The Colorado Poet, #18, Spring 2012

Colorado Poets in High School

As a tenth grade English teacher, I am always looking for ways to get my students engaged in the materials we are studying. One of my curriculum requirements is to teach students how to properly paraphrase information obtained through research, and how to correctly cite their sources within the text of the paper as well as on their Works Cited page, according to MLA standards.

(Linda Keller)

Since poetry is one of the distinct pleasures of my life, what better way to teach these skills than through exposure to the wealth of talented poets here in our own state. I took students to our school library to explore the Colorado Poets Website. Students perused a variety of poets and when they found one that caught their attention, they selected a specific poem to analyze.

Students were directed to email their poets three questions. They were guided to introduce themselves, the nature of their assignment and pose three questions. These ranged from inquiring about sources of inspiration to the age at which the poetry writing began and to the challenges of being a poet. One student asked Rachel Kellum what she does when she doesn’t know how to finish off a poem. Rachel indicated she doesn’t give up on a poem that is challenging. She compared it to a “whispering voice trying to find out what it wants to say.”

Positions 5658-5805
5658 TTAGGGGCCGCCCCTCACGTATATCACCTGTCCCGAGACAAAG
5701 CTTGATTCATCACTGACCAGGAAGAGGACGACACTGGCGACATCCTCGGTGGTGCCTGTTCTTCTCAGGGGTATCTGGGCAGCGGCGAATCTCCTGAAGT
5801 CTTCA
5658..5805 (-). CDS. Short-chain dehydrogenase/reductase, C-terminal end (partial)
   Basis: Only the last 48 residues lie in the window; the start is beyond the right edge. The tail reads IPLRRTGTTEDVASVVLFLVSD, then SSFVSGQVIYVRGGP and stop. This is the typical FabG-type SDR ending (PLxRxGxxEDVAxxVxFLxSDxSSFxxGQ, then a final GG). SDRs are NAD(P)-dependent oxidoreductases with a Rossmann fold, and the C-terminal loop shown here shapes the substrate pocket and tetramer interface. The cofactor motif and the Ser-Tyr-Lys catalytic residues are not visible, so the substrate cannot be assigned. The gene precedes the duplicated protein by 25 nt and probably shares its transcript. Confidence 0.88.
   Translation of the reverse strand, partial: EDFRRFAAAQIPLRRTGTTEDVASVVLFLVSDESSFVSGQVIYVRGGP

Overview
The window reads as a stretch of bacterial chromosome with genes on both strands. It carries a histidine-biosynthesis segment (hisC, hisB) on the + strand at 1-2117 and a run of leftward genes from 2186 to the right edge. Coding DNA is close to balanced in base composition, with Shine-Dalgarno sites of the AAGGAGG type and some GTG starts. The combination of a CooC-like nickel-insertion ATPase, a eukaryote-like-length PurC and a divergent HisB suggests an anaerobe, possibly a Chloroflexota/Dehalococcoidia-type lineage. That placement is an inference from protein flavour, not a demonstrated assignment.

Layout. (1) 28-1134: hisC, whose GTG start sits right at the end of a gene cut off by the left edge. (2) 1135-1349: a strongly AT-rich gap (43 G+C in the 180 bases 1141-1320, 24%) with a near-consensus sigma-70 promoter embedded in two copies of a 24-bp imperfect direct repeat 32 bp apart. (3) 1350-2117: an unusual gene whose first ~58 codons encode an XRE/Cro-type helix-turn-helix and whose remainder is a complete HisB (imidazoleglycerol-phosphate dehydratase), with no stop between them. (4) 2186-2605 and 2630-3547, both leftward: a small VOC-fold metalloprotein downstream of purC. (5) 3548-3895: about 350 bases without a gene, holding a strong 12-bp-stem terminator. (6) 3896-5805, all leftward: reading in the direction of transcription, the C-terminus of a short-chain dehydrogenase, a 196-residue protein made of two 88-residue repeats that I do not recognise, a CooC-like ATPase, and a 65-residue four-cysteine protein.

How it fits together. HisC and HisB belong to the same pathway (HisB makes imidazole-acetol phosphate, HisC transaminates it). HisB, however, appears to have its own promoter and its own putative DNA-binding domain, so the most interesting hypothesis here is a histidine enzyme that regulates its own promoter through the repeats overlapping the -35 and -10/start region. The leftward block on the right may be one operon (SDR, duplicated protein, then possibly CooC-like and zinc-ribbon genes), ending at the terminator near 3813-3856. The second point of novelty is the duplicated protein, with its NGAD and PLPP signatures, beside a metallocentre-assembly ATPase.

The assignment required them to give biographical information on their poet, the reasons they selected that particular poet, and what made them choose the specific poem to analyze. They then had to identify various poetic elements used in the poem, citing quotes to back up their statements. Similes, metaphors, personification, alliteration, repetition, and the triggering of senses were on their list. Additionally, they had to discuss the structure of the stanzas and indicate whether the poem was free verse, used a rhyme scheme or whether it was a specific form such as sonnet or villanelle. Another aspect of the analysis was to discuss the surface meaning of the poem and interpret a deeper meaning.

One of the most thrilling aspects of the project was how many students visited my classroom before the school day started to excitedly show me the email responses they had received from their chosen poets. They had to incorporate material from the poets responses into the paper. Some students had numerous exchanges with their poets and were able to deepen their thought process as a result. Other students ordered books by their poets and brought them into show me.

I would like to express my gratefulness to all of the poets who took the time to respond to my students. I work with an extremely diverse population. They come from 60 different zip codes in the Denver area and their skill levels are equally varied. Several students said they are now more interested in poetry than they were before the project. Others thought it was a fun assignment and actually enjoyed completing it.